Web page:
“These days, energy requirements create ‘tight houses,’ which means you’re more closed in with all that toxic stuff,” said Rusty. “Your body is like a barrel, so the longer you’re around this stuff, it starts filling up the barrel until it’s full and that’s when you get sick.” It’s no wonder chronic disease, allergies, and cancers are on the rise.

A home should be a stress-free place which fosters peace of mind, productivity and relaxation.
– Jen Stout

That buildup can manifest in different ways for everyone, making it hard to recognize the source of the problem. “While one person develops asthma, skin allergies, eczema and sinus infections, another person may find themselves in the throes of manic depressive episodes and the inability to concentrate,” said Jen. “We all process things in the environment differently within our bodies, which largely has to do with our genetic predispositions. One thing pretty much everyone has in common is toxin exposure will wreak havoc on the gut, which leads to the onset of food allergies, sensitivities to gluten or IBS.”

Even if people understand these risks, it can be hard to sort out all the labels and products out there or trust what’s going into your home.

“Green doesn’t always mean healthy,” explained Rusty. “You have to dig deep into the product.” That means learning where materials are mined, what goes into paint, what materials are in the studs, cabinets, finishes…everything. The Stouts advise to be wary of labels like “Greenguard certified.” The product could still contain things like formaldehyde and fire retardants.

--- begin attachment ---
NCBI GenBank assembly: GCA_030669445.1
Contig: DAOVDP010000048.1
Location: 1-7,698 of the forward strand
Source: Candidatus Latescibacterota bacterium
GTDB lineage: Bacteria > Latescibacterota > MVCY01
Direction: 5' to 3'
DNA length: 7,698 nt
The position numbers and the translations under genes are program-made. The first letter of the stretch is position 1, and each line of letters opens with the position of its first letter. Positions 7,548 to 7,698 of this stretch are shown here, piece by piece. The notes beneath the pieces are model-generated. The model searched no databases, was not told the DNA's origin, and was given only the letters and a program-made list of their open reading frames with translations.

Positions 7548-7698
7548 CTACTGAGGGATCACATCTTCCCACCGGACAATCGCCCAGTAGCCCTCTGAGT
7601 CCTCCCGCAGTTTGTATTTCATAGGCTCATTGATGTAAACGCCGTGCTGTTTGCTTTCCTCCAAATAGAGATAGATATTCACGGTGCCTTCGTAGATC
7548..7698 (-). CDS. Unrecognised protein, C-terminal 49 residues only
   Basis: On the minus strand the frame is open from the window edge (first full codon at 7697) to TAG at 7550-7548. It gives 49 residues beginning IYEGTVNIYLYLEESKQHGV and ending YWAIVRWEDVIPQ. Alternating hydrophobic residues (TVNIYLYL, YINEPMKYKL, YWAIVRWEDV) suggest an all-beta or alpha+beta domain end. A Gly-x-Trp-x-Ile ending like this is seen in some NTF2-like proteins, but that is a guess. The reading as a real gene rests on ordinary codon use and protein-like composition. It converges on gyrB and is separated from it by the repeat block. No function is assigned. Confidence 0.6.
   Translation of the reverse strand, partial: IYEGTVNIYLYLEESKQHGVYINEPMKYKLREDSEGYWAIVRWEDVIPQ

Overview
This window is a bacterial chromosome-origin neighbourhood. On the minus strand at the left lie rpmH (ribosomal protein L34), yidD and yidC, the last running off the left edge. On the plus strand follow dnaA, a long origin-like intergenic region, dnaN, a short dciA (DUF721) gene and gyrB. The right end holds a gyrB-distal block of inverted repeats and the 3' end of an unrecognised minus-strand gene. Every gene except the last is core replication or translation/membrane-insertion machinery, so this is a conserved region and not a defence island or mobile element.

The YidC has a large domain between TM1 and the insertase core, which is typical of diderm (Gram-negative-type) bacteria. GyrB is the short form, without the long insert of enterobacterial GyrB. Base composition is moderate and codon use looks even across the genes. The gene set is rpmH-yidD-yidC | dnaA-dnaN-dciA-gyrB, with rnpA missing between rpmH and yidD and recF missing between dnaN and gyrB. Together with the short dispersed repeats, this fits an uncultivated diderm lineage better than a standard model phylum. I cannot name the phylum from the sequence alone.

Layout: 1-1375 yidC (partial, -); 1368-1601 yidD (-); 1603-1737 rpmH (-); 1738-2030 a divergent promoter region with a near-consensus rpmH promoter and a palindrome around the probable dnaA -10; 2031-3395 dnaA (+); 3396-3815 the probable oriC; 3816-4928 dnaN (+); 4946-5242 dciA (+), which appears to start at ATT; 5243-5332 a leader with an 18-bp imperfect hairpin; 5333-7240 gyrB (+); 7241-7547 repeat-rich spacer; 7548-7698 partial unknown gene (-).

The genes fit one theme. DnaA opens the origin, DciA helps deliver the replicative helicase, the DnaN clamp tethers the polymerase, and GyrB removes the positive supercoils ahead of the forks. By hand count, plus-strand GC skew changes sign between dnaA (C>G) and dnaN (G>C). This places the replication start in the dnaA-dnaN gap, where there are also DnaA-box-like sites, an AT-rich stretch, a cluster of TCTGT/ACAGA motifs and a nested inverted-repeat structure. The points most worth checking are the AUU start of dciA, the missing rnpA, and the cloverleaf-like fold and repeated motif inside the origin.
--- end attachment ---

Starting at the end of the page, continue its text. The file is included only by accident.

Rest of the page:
For that reason, Jen tackles the designing aspects and works with manufacturers and clients to help them with lighting, furniture, and all interior selections. Even beyond that is the cleaning of the house. “We’re developing our own all-purpose cleaner we can give to clients. There’s nothing worse than building a home and visiting a year later and finding a bottle of 409 on the counter!” said Rusty.

They’re so passionate about all of it that they recently signed a book deal. They hope the book will expand their mission to educate people about what it means to live in a healthy home. They also want people to understand this really is do-able, and cost isn’t that different from building a traditional home. Healthy homes also look just like “normal” beautiful homes.

And if you’re not in a place where you can actually build a new home, they advise there’s so much else to consider for “better living,” acknowledging there is no “best,” just better.

“We encourage everyone to take a step back and evaluate their living environment, both at home and at work,” urged Jen. “Indoor air quality is a great place to start! Keeping your home’s humidity in check is essential to avoiding mold problems.” In addition to purchasing an air purification unit, they recommend considering non-toxic paint, promptly fixing leaks, replacing carpet with hard surfaces, replacing old mattresses, and looking for furniture made from stone, organic fibers, and natural hardwoods.

People can learn all sorts of helpful tidbits about healthy homes and living through their blog posts on the JS2 Partners website. Jen also recommends decluttering. “A home should be a stress-free place which fosters peace of mind, productivity and relaxation.”

In addition to providing new home construction, architectural design, and renovations in central Texas, they offer nationwide healthy home consulting, interior design, and soon—healthy tiny homes. “We’re proud to be doing something different, and we thank our lucky stars that we have the opportunity to be leaders in bettering the way homes are built.”
 

For more information, visit js2partners.com